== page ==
Small towns dot our route network from sea to sea and border to border. With a population of 50 people, the tightly knit community of Ovando sits on Montana Highway 200 in the midst of ranch country at the intersection of two of our routes, the Great Divide Mountain Bike Route (GDMBR) and the Lewis & Clark Bicycle Trail. Ovando embraces the cyclists who trickle through their town every summer with great enthusiasm. In 2012 the number exceeded 400 cyclists.
Going to the Sun Road and Logan Pass are jewels found on two Adventure Cycling routes — the Northern Tier and Great Parks North. I have long encouraged cyclists to be sure to time their trips on those routes to include this climb. Most years the pass is only fully open from about mid-June until mid-September so the window is pretty wide but does require some planning.
GPS data for our newest route, the Idaho Hot Springs Mountain Bike Route (IHSMBR) is now available. This release continues the trend the paper map started. Where the paper map is a peek at what a redesigned Great Divide Mountain Bike Route map might look like, the GPS data is an iteration of what future GPS data might look like.
The entire Routes & Mapping staff took to the road to visit our map printer in Great Falls, Montana, and learn what the printing process was all about.
We regularly get a variation of the question, "can I use my old [insert name of route] map on tour this year?" The answer: it depends. There are many factors that go into making this decision.
In December 2013, I had the opportunity to talk to Alex Phillips, Bicycle Recreation Specialist at Oregon Parks & Recreation Department. She told me about the 2012 Travel Oregon survey distributed to users of hiker/biker campsites in the state.
One of the items on the Routes & Mapping team's To Do list has been to improve our offerings for mobile navigation.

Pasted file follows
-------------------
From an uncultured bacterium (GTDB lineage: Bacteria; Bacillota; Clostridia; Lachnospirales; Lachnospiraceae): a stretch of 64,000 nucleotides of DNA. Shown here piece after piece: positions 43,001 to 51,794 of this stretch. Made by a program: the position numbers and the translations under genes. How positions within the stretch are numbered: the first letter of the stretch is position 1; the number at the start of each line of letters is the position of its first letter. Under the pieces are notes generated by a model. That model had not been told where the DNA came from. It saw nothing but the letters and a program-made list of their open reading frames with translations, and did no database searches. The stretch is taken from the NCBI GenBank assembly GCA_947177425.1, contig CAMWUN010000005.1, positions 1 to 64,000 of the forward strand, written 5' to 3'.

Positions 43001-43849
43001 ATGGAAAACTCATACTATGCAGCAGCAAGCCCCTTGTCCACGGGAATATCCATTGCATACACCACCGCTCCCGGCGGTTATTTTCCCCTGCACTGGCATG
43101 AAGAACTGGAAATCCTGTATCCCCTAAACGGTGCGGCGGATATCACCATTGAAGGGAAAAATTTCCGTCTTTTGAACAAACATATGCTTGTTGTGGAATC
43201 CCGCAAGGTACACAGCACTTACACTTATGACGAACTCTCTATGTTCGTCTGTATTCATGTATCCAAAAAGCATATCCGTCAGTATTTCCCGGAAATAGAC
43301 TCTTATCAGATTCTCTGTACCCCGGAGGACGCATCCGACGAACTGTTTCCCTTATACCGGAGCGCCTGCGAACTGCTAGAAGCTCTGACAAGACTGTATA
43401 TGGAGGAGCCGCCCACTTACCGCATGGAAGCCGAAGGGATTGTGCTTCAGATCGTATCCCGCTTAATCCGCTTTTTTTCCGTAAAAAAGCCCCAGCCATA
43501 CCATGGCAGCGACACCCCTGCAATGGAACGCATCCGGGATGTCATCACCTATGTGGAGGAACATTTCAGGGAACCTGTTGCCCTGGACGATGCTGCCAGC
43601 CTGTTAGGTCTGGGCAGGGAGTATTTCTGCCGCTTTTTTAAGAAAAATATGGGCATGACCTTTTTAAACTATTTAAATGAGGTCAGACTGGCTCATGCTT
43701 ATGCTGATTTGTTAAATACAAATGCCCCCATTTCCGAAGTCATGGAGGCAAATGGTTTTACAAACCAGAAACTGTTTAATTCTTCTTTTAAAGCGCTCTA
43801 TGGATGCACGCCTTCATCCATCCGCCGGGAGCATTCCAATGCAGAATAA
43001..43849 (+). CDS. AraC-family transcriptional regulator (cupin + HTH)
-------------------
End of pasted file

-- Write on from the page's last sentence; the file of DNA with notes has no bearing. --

In the midst of our recent map reprint, we not only updated services and made minor route changes, we also altered this batch of maps to show where the Adventure Cycling Route Network coincides with the U.S. Bicycle Route System.
While we had the Great Divide Mountain Bike Route maps to use as springboard, when we first started talking about the Idaho Hot Springs Mountain Bike Route we knew it would end up being a bit of a departure from our standard route network maps. Some of the differences are obvious and will likely only appear on these maps. Other differences are more subtle and may be transferred to more maps in the future.
In the fall of 2013, as part of our regular reprint schedule, we updated and converted section 4 of the Southern Tier Bicycle Route map set to Geographic Information Systems (GIS). At this time we also implemented a 160-mile reroute of section 4 of the mapset to avoid a road on which cyclists felt unsafe riding.
With the turning of the new year, inspiration to ride Tour Divide 2014, which follows the Great Divide Mountain Bike Route (GDMBR), is reaching new heights and raising a few questions.
Planning and plotting your next bicycle travel trip? Might you want to use a mixture of the Adventure Cycling route network maps to get you from point A to point B on this journey? I can honestly say with the new interactive route map our IT deparment put together, it has never been easier than it is today to make this happen.
October 2013 was a very busy month including map reprint deadlines and travel across the country (with all the preparation that entails). My travel destination of Greenville, South Carolina, was determined by my planned attendance of my 10th North American Cartographic Information Society (NACIS) meeting.